Each friend is listed as a separate row in the table.The table records ve pieces of information about each
friend,rstname,lastname,city,state,and age.
1
Each friend is on a separate row.Each column contains the same type of information.This is the type of
structure that makes relational databases successful.Relational databases allow you to select certain rows
of data,certain columns of data,or certain cells.You could select the entire row for Mike,the entire column
for City,or a specic cell like Denver.There are synonyms for the terms table,row,and column.Table is more
formally referred to as a relation or class,row as record or tuple,and column as eld or attribute.
3.2 Creating Tables
Let's create our own table and call it friend.The psql statement to create the table is shown in gure
3.2
.
You don't have to type it exactly like that.You could have used all lowercase,or you could have written it in
test=> CREATE TABLE friend (
test(> firstname CHAR(15),
test(> lastname CHAR(20),
test(> city CHAR(15),
test(> state CHAR(2),
test(> age INTEGER
test(> );
CREATE
Figure 3.2:Create table friend
one long line,and it would have worked just the same.
Let's look at it from the top down.The words CREATE TABLE have special meaning to the database
server.They indicate that the next request from the user is to create a table.You will nd most SQL
requests can be quickly identied by the rst few words.The rest of the request has a specic format that is
understood by the database server.While capitalization and spacing are optional,the format for a query must
be followed.Otherwise,the database server will issue an error such as parser:parse error at or near
"pencil",meaning the database server got confused near the word pencil.In such a case,the manual page for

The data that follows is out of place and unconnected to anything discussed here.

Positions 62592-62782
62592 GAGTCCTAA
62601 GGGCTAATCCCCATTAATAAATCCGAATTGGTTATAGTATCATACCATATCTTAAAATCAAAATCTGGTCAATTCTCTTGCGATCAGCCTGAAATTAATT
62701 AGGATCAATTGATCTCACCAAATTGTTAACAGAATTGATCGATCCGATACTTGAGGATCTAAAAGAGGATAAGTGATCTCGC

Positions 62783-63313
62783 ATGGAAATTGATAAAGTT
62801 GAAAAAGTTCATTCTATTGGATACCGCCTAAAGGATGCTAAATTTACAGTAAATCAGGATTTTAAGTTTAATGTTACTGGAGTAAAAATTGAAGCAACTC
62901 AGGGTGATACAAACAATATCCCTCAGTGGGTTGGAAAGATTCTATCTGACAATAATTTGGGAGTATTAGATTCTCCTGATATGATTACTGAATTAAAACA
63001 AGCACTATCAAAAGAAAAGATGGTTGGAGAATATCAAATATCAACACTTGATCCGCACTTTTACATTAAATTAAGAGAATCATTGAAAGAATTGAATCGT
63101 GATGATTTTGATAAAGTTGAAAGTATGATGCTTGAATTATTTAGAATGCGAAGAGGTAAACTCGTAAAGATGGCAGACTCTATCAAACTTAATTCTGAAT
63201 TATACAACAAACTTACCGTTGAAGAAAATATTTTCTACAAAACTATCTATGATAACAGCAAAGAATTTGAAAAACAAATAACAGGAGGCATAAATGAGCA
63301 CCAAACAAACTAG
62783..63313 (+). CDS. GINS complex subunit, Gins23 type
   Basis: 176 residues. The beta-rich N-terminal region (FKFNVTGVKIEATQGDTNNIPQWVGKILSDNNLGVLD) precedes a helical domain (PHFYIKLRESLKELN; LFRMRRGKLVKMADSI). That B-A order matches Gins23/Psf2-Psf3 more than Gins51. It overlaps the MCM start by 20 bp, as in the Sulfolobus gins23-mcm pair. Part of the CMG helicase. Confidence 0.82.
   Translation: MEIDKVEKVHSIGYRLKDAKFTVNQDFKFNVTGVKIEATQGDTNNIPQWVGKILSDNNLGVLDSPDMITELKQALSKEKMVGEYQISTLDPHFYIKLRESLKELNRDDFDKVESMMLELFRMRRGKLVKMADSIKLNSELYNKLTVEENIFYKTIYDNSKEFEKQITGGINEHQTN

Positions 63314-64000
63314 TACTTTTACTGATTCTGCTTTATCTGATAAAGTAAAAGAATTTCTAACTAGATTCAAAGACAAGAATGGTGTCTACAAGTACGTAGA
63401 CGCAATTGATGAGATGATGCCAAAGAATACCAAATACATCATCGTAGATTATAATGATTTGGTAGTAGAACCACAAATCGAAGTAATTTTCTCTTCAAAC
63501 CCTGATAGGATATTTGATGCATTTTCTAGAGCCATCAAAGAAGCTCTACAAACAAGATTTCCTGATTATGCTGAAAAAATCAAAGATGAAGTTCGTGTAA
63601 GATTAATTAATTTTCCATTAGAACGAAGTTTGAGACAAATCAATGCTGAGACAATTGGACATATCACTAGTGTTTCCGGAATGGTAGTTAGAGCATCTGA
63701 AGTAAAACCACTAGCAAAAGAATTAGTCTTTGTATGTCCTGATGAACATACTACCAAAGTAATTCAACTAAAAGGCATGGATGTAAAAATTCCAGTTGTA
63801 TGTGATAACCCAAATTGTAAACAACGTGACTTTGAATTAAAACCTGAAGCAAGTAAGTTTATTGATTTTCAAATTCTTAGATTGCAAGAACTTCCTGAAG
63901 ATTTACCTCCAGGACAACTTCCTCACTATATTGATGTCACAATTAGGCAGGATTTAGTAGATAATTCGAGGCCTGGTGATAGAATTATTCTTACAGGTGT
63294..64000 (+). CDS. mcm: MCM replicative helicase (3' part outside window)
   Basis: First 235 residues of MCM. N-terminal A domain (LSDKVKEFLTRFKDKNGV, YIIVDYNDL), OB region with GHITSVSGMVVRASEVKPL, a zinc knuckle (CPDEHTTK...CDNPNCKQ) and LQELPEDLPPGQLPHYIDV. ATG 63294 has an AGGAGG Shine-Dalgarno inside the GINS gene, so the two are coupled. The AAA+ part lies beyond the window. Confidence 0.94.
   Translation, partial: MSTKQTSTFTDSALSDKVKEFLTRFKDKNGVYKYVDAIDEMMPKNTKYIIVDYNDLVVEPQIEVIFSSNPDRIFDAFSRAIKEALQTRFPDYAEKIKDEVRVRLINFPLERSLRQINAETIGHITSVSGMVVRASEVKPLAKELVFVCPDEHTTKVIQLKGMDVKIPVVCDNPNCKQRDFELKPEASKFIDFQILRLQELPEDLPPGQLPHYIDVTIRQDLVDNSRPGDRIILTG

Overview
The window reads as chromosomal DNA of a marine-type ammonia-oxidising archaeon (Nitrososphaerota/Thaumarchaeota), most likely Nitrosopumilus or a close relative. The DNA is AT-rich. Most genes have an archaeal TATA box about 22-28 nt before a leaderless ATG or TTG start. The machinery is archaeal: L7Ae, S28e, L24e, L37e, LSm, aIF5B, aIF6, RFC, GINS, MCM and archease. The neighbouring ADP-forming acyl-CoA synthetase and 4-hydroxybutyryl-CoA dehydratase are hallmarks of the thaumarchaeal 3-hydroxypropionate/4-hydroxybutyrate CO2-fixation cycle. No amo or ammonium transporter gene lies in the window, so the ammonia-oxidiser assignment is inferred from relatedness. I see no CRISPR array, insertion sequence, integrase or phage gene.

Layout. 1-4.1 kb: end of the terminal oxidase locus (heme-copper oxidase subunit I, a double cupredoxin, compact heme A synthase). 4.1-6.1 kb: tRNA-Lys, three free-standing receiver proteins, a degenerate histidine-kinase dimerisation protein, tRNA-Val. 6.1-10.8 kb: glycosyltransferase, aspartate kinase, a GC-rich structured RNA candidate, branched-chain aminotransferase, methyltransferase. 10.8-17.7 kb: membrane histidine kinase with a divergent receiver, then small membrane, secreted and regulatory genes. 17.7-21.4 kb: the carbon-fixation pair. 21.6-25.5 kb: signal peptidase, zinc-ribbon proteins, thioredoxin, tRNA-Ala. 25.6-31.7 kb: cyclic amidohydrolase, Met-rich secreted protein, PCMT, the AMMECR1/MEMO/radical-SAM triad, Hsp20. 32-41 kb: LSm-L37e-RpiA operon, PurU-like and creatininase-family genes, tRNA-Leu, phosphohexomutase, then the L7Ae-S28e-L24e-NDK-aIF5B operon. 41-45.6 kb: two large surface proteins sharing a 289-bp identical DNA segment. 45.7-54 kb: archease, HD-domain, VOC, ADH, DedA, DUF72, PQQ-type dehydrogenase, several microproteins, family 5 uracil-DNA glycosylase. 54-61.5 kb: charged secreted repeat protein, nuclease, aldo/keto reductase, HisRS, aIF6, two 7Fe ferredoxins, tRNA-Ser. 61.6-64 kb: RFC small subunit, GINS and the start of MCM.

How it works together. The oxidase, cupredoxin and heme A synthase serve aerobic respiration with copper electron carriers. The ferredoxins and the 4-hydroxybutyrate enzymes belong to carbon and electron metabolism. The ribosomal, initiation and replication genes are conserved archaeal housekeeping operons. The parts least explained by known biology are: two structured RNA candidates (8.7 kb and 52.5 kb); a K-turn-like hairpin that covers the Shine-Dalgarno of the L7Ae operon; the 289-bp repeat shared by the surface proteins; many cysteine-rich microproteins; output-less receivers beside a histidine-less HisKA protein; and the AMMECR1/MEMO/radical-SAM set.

the command should be consulted and the query reissued in the proper format.A copy of the POSTGRESQL
manual pages appear in appendix
D
.
The CREATETABLE command follows a specic format.First,the two words CREATETABLE,then the table
name,then an open parenthesis,then a list of column names and their types,followed by a close parenthesis.
1
In a real-world database,the person's birth date would be stored and not the person's age.Age has to be updated every time
the person has a birthday.A person's age can be computed when needed froma birth date eld.
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3.3.ADDING DATA WITH INSERT 11
The important part of this query is between the parentheses.You will notice there are ve lines there.The
rst line,firstname CHAR(15),represents the rst column of the table to create.The word rstname is the
name of the rst column,and the text CHAR(15) indicates the column type and length.The CHAR(15) means
the rst column of every row holds up to 15 characters.The second column is called lastname and holds
up to 20 characters.Columns of type char hold characters of a specied length.User-supplied character